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Judy Kronenfeld ’64

Alumnae Poet

Judy (Zahler) Kronenfeld ’64 is the author of seven collections of poetry. Her five full-length books include Groaning and Singing (FutureCycle, 2022), Bird Flying through the Banquet (FutureCycle, 2022), Shimmer (WordTech, 2012), and Light Lowering in Diminished Sevenths, 2nd edition (Antrim House, 2012)—winner of the 2007 Litchfield Review Poetry Book Prize. Her poems have appeared in four dozen anthologies (including one textbook) and in such journals as Cider Press Review, Cimarron Review, DMQ Review, Gyroscope Review, MacQueen’s Quinterly, New Ohio Review, Offcourse, One, Rattle, Sheila-Na-Gig, Slant, Valparaiso Poetry Review, Verdad, and Your Daily Poem. Her creative nonfiction has appeared nine times in Under the Sun and has also been published in Hippocampus and Inlandia: A Literary Journey, among other places. She is Lecturer Emerita, Creative Writing Department, University of California, Riverside. A Stanford Ph.D. in English (1971), Judy has also published a controversial book on Shakespeare and Shakespeare criticism, King Lear and the Naked Truth (Duke U.P., 1998) and a dozen scholarly articles on English Renaissance and other literatures. She lives in Riverside, California, with her anthropologist husband. They have two far-flung middle-aged children and four grandchildren.

Select Poems

Heads thrown back after one

bubbly sip—the young in soft drink commercials

seem as lavishly happy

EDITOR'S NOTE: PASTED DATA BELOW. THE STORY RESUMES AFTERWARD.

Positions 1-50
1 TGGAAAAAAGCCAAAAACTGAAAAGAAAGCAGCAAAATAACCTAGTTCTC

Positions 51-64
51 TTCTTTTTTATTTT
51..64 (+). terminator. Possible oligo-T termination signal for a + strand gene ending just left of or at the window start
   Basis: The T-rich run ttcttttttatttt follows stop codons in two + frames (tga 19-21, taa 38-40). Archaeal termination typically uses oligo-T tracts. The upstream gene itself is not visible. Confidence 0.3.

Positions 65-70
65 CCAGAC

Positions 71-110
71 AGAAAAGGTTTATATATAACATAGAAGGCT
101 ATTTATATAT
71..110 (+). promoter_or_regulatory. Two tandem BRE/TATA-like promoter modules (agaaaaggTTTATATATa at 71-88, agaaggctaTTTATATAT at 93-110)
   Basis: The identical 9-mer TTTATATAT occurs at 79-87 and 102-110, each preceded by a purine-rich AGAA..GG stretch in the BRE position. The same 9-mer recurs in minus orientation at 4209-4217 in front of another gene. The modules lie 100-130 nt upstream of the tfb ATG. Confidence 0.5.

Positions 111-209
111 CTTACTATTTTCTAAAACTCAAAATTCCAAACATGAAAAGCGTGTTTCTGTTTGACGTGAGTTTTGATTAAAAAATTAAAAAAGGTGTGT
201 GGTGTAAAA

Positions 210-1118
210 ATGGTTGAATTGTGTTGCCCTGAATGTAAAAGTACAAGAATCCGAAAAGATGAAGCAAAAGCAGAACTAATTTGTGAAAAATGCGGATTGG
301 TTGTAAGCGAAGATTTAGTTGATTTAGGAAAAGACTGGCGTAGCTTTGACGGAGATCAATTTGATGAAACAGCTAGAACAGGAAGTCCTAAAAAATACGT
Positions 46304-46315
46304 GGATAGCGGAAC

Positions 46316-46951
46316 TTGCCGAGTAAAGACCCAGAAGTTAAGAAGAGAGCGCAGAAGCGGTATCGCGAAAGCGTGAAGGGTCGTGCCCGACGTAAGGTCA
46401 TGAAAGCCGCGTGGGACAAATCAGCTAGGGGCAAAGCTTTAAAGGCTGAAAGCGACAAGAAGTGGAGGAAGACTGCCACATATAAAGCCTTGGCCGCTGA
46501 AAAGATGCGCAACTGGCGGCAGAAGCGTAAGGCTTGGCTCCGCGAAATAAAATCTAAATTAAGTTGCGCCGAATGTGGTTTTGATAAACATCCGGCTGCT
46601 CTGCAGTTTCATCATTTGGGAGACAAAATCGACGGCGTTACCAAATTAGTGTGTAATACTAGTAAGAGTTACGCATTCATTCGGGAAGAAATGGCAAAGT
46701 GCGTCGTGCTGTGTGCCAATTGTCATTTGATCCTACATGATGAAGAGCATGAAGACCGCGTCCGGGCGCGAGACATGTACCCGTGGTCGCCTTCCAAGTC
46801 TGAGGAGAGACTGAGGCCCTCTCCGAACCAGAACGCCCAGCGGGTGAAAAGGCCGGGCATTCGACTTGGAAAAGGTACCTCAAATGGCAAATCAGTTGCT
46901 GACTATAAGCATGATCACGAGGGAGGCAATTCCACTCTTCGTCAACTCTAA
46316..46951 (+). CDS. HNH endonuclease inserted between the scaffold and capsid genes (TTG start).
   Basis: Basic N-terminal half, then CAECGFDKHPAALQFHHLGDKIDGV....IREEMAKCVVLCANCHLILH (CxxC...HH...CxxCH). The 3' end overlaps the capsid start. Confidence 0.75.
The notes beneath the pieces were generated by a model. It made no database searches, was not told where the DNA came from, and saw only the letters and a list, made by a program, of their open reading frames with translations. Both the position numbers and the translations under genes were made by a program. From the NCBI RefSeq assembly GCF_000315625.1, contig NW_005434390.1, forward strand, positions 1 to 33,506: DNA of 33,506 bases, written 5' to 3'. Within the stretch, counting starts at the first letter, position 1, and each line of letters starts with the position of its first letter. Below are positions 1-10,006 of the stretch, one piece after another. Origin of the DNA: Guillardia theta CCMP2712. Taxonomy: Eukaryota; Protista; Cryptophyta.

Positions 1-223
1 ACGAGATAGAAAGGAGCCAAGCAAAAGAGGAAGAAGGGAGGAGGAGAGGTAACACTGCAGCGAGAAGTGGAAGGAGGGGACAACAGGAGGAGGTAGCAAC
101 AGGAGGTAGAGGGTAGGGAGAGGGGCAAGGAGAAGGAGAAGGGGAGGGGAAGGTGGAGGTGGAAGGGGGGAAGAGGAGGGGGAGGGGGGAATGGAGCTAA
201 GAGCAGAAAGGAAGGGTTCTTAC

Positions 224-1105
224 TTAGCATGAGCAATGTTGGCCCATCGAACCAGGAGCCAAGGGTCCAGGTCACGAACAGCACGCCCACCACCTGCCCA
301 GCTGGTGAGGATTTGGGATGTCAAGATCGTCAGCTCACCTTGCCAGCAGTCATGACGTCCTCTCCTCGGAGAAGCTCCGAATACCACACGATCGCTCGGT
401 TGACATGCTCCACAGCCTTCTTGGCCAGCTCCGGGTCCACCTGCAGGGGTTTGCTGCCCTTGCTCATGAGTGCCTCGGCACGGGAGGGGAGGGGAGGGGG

as lottery winners. They look

the way we imagine ourselves

on the stages of our dreams—glamorous,

anointed, spotlit—our luck about to spill

into graciousness.

And even in ads for walk-in bathtubs,

incontinence pull-ups, stair chairs,

dementia care, the actors don’t merely grin

and bear it, but almost chortle,

like Cheshire cats who just

swallowed these amazing canaries,

though the old they represent

are more like expiring birds.

But the worst soft pitch: the “personal” Christmas

pictures taken in the dementia wing

of my father’s “retirement home.”

In another life, his face would say

This is ridiculous, even if he played along,

and sat in the appointed armchair

by the tree, and hugged the enormous white

teddy bear prop, as instructed.

But he is in this current life,

and guilelessly presses his warm cheek

against the bear’s fuzzy one,

and stabilizes the bear’s plump feet

with his free hand, as if they were a child’s.

From Groaning and Singing (FutureCycle Press, 2022).

First published in New Ohio Review 25 (Spring, 2019).